“What was a small, peaceful, unremarkable gathering of people on the border of Shorewood and the City of Milwaukee was very suddenly surrounded by scores of law enforcement, from five different jurisdictions, in militarized vehicles and full riot gear,” added Supervisor Clancy. “No arrest at that scene was for a violent act, nor even for the sort of property crime that some media outlets are focusing on more than the loss of life at the core of this protest. No crimes were stopped. Nobody was protected. Every arrest at that scene was primarily for a curfew violation – for merely existing in a space which many of us were forced into by a line of police in riot gear. And those arrests were brutal. The Milwaukee Police Department did not issue orders and then arrest people for failing to comply, but simply grabbed and tackled people, throwing them to the ground. I was among them.”
Sachin Chheda, a resident of the area and partner of a Wisconsin-based public strategies firm, filmed a livestream to his Facebook page during and after the protest. His reports documented the situation, and he shared his observations.
“There’s a lot of anger at the police. The attitude of the police was very confrontational. They’re not really trying to de-escalate. They’re just trying to direct people the way they want to direct people. Very unfriendly in their interactions. They’re not interested in understanding why people are angry. And that’s making people more angry, and act in a more unsafe manner,” said Chheda in his videostream. “I’m going to put that 100% on the police in the way that they’re behaving, and the way that they’re engaging with people, which has been very negative. It’s really unfortunate that the police aren’t interacting with people with any sort of empathy or understanding.”
Chheda said the group of protestors had been completely peaceful. He was disappointed that there was not any police engagement like in Green Bay, where the Chief of Police spoke with the crowd.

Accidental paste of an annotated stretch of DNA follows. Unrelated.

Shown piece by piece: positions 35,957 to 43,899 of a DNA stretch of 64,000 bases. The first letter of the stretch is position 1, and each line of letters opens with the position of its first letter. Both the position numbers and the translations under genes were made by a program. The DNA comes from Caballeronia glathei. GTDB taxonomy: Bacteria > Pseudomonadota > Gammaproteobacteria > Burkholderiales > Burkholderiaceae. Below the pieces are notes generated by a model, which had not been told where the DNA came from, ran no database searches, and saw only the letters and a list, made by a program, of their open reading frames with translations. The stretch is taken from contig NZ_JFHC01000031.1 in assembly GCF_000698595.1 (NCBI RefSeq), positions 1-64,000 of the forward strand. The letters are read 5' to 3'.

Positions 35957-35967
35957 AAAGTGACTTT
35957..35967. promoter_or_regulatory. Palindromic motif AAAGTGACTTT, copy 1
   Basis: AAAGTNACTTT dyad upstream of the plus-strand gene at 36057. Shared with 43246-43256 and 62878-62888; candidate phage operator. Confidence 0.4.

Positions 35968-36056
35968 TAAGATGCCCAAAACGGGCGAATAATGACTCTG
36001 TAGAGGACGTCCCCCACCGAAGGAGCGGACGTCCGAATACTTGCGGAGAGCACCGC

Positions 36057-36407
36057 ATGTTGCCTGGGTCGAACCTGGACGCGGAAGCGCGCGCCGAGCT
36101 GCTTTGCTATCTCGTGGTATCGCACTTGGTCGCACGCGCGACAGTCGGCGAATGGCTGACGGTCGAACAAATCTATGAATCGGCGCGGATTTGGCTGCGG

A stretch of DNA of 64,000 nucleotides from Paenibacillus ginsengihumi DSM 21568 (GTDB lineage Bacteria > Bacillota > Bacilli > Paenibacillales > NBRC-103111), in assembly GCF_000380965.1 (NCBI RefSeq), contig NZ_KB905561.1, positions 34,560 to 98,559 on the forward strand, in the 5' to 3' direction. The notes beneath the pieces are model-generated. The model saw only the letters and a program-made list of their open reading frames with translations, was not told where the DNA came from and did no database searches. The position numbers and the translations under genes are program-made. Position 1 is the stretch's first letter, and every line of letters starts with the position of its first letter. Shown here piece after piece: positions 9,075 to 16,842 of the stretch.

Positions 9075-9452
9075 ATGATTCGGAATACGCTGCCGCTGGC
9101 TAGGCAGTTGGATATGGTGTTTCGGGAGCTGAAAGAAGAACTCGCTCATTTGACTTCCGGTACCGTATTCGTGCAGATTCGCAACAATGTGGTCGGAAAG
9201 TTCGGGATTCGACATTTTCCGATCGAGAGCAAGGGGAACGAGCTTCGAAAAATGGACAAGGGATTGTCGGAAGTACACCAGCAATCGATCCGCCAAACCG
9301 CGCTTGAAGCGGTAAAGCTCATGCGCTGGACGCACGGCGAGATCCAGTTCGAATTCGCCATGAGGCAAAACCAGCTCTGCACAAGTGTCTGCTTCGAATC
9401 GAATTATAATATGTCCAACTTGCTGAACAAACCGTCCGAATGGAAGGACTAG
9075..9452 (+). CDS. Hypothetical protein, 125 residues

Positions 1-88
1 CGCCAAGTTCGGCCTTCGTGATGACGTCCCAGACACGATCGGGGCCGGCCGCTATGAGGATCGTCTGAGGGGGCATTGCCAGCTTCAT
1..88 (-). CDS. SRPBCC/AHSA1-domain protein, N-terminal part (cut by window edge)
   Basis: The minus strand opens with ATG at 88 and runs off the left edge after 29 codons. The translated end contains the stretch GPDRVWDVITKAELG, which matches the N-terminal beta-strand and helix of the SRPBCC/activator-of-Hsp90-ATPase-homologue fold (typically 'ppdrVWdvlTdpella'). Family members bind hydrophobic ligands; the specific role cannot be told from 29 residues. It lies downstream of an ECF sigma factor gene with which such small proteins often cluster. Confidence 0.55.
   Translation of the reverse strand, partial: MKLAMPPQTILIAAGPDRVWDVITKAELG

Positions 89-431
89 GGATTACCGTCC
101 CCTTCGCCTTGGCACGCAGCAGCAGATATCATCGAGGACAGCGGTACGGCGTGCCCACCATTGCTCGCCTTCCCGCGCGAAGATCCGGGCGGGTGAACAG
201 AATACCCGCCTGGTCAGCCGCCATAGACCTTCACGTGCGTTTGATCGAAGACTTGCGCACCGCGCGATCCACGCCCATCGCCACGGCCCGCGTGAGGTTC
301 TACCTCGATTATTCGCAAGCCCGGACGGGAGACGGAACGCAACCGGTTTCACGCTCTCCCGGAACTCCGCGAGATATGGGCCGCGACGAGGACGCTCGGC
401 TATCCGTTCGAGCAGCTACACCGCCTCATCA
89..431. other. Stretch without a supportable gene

“Nobody was asked to disperse nicely. And then all of a sudden a wall of police vehicles – including armored vehicles – came west down the hill on Locust, shooting tear gas canisters into the crowd,” added Chheda. “We saw at least one ambulance followed by a car so we know somebody was injured on Locust. You had the crowd running – for all you know – to safety. It made a situation that was not particularly unsafe, much more unsafe.”
On social media, Chheda shared more details from the experience, his thoughts about how the police managed the situation, and a call to action for preventing a repeat in the future.
- I was a participant last night, joining in when the march went past my house. Three of my kids marched as well. I’m not an organizer of these protests, and I encourage you to lift up the young and fresh leadership in our community doing the hard work of organizing.
- The state murder of Black people must be stopped. We must address broader issues of systemic racism, but let’s start with ending the 400-year-plus era of authorities murdering Black people on this soil.
- What I saw from the police was the tip of the iceberg. The video from County Supervisor Ryan Clancy was even clearer. A woman yelling at the cops, but not in any way posing a threat, taken roughly to the ground to be arrested, and then they arrest a polite and calm elected official bearing witness. The way they tear-gassed a peaceful crowd was dangerous and provocative.
- This is about training and culture. We need to change how we train our police, and we need to change the culture of police. They need to stop glorifying military tactics and equipment and stop the adversarial, occupying posture.